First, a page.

It was recently found that songs from the popular children’s television show, Sesame Street, are used to torture prisoners in Guantanamo Bay. Specifically, it was found that Sesame Street music has been used since 2003 to torture prisoners. The news has alerted some to the torturing practices which are done by U.S. forces. An article in Business Insider reported that a former detainee at Bagram and Gitmo told Al Jazeera that the children’s music was played very loudly and it was “probably some of the worst torture ever.” Waterboarding, previously looked down upon for its’ controversial manner, has led the U.S. Government to resort to other means of torture which would allow for a similar (if not harsher) approach. For some, it may be shocking that the music we grew up with is being used as a torture device, though the songwriters must be even more disturbed.
Songwriters like Christopher Cerf, who composed much of the music for Sesame Street with the intention that it would be used for educational purposes, found it absurd that his music was being used in this way. No doubt, for any songwriter or musician discovered that his or her music is being used to coerce prisoners into providing answers, it must be pretty disheartening. Cerf was quoted as saying, “I didn’t really like the idea that I was helping break down prisoners, but it was much worse when I heard later that they were actually using the music to do deep, long-term interrogation to inflict enough pain on prisoners so they could talk.” It was reported by Al Jazeera that the music was used in addition to beatings and shackles placed around the prisoners ankles and wrists.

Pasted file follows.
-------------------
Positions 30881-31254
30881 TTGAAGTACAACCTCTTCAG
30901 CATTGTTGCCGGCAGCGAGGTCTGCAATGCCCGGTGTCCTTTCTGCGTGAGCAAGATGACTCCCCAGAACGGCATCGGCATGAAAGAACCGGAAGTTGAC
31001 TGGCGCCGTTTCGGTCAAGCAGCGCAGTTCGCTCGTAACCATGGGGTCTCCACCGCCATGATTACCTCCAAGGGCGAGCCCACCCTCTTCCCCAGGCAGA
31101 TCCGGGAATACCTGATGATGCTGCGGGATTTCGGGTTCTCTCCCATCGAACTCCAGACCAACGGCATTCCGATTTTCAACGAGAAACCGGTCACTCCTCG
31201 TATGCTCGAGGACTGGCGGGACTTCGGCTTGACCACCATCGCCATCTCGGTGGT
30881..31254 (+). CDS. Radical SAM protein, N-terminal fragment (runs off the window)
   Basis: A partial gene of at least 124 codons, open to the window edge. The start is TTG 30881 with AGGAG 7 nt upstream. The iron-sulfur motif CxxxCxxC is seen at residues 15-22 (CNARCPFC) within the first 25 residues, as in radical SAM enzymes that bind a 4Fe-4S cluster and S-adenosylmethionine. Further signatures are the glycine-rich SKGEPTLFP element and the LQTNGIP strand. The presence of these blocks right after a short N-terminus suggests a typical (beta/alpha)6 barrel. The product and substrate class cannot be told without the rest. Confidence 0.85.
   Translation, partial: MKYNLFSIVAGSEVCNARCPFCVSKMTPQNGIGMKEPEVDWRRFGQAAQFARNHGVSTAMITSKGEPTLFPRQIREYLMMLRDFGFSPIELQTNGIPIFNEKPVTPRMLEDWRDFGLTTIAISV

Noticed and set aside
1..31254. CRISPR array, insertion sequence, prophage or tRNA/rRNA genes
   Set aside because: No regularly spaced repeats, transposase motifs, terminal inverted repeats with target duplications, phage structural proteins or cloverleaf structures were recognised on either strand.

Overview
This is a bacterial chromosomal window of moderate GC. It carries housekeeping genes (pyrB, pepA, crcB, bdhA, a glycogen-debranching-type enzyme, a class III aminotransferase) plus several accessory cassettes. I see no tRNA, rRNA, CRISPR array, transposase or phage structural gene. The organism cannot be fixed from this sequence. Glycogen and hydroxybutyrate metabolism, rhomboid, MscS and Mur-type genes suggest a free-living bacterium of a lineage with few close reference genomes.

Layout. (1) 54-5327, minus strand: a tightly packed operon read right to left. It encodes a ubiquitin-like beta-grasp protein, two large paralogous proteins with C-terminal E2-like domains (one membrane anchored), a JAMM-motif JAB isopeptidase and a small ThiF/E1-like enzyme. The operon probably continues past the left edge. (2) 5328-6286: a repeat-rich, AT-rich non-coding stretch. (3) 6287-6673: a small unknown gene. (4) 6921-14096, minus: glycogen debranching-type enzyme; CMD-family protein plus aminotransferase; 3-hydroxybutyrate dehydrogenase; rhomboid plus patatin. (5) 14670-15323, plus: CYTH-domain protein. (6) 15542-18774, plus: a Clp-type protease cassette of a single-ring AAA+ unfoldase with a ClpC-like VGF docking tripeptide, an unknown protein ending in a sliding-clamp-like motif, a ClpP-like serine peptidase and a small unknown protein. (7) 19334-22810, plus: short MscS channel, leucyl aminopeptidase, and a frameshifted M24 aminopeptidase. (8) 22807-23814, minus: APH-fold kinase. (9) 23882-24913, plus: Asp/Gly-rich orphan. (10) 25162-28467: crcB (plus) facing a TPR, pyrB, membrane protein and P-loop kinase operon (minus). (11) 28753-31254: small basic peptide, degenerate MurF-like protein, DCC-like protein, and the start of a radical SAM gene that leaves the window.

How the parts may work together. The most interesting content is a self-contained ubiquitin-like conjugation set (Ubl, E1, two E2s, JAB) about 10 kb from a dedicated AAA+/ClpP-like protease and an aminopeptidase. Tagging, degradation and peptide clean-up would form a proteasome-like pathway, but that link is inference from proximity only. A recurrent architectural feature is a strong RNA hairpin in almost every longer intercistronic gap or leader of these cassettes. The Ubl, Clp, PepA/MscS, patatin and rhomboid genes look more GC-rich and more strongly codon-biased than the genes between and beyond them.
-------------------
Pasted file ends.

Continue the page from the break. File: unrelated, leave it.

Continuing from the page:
It was found in 2009, that 58% of Americans favor waterboarding when it comes to gaining information from airline terrorists. However, a poll taken after the killing of Osama bin Laden found that there was a decreased level of terrorism against the United States by at least 31%. Gaining information from terrorists is not something which should be questioned, what should be questioned is the method in which those answers are obtained. There are some who wonder what using this music shows about torture techniques. To people like this music's songwriters, it must be difficult to understand why this music is so torturous.